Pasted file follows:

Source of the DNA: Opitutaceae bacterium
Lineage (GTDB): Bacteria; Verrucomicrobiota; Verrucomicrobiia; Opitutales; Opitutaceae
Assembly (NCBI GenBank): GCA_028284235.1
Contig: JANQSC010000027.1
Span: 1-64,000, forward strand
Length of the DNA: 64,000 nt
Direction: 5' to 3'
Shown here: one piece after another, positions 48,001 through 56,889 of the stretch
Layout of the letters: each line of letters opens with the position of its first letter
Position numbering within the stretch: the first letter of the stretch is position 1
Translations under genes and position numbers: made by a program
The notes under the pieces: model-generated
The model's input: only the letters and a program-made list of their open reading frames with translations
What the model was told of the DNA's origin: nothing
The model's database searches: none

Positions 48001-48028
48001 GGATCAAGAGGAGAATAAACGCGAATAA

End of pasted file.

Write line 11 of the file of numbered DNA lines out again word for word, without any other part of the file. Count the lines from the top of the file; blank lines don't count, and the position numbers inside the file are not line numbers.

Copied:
Translations under genes and position numbers: made by a program